On March the 12th 2019 JUICE mission officially passed the Critical Design Review (CDR), one of the most critical milestones in a mission lifecycle: the engineering phase is now completed and the team is now fully focussed on the spacecraft Assembly Integration & Test (AIT) phase to meet the ambitious goal of launch in 20/05/2022.
As responsible of the planetary protection, and being also involved in the mission navigation review and design, Deimos plays a key role in JUICE, the first ESA large-class mission in the Cosmic Vision programme. These two aspects are both critical for the Jovian mission success, because JUICE will have to perform 26 flybys around Ganymede, Europa and Callisto, navigating autonomously through the three Galilean moons and guaranteeing that Europa will not be contaminated under any possible mission failure. The dynamically chaotic nature of the Jovian system increases the complexity of these analyses and challenges the state-of-the-art techniques usually employed for autonomous navigation and impact probability calculations.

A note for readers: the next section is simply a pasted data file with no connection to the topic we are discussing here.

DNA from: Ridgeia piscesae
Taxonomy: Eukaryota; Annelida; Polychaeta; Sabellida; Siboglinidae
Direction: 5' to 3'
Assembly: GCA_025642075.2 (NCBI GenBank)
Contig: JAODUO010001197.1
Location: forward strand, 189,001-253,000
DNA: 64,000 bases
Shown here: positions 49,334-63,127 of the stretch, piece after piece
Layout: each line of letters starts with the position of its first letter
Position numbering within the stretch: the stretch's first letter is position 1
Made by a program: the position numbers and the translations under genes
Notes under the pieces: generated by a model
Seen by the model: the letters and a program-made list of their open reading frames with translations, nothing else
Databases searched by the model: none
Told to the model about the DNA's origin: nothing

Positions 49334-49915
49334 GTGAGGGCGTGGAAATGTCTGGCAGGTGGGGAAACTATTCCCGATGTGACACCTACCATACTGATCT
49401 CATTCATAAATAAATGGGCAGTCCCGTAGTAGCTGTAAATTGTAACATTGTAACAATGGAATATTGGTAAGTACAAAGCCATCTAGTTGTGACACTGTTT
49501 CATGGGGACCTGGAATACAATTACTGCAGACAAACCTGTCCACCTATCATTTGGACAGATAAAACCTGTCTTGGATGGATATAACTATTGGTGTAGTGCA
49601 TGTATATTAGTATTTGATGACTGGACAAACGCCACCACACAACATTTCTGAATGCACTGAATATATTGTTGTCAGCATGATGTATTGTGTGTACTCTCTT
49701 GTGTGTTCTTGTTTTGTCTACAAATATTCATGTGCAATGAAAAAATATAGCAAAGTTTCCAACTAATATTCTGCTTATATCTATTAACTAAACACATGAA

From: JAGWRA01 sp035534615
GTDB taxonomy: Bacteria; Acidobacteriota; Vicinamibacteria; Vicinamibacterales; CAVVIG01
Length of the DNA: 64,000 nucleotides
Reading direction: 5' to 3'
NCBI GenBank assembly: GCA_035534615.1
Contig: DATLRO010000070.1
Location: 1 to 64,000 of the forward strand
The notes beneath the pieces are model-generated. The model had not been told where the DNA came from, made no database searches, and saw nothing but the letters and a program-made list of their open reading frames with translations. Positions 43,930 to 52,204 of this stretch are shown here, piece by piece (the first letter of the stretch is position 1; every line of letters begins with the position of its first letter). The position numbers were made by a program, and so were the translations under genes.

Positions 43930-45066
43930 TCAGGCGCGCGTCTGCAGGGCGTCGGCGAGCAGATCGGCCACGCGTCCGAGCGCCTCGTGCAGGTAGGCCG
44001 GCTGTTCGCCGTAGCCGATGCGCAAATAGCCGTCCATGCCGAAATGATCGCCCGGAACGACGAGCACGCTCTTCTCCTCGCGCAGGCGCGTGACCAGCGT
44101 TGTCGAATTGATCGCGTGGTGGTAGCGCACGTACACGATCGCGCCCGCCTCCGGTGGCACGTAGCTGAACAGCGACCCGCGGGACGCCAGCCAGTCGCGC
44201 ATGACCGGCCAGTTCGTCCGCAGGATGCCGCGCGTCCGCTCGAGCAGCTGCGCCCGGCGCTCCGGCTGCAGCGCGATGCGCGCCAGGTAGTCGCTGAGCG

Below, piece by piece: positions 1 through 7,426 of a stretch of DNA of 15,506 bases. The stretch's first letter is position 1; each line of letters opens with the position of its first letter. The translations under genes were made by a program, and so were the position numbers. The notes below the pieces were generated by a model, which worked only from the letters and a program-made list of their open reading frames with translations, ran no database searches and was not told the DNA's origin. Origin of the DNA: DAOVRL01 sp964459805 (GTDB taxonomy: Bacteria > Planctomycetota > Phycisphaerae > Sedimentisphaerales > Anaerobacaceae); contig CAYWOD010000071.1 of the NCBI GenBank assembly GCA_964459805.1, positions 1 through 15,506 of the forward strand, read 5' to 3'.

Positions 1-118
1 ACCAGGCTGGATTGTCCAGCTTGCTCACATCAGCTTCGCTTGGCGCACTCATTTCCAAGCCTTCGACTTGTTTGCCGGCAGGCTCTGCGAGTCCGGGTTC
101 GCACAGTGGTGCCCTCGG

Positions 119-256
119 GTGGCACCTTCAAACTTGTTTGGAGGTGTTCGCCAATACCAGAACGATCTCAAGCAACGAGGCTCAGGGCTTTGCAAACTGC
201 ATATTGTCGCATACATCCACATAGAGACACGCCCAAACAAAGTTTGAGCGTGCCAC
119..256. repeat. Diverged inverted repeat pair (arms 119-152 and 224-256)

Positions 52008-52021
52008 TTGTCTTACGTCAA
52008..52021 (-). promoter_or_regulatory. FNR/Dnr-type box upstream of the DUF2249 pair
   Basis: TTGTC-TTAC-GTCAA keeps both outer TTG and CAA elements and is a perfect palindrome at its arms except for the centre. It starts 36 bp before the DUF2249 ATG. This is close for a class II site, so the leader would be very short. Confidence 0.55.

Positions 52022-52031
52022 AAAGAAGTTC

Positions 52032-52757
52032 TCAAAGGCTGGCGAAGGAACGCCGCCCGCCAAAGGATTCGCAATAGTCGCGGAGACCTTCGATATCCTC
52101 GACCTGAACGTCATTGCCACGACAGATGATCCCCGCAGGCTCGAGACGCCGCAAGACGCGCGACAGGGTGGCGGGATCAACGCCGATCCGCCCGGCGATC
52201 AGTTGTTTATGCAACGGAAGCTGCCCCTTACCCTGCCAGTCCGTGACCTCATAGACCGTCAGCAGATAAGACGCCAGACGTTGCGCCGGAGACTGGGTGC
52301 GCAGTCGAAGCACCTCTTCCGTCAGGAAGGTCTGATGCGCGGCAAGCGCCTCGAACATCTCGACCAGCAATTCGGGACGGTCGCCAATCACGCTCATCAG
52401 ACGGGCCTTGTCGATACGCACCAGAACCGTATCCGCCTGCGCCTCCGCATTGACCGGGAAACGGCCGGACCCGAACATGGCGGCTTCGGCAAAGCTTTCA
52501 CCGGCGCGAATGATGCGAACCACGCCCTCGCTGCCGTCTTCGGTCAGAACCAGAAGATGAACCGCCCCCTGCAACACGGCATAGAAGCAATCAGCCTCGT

JUICE mission will perform 26 flybys, navigating autonomously through the three Galilean moons and guaranteeing that Europa will not be contaminated
Scheduled for launch in 2022, with arrival in the Jovian system in 2029, JUICE will spend three-and-a-half years examining the giant planet’s turbulent atmosphere, enormous magnetosphere, its set of tenuous dark rings and its satellites. It will study the large icy moons Ganymede, Europa and Callisto, which are thought to have oceans of liquid water beneath their icy crusts – perhaps even harbouring habitable environments.
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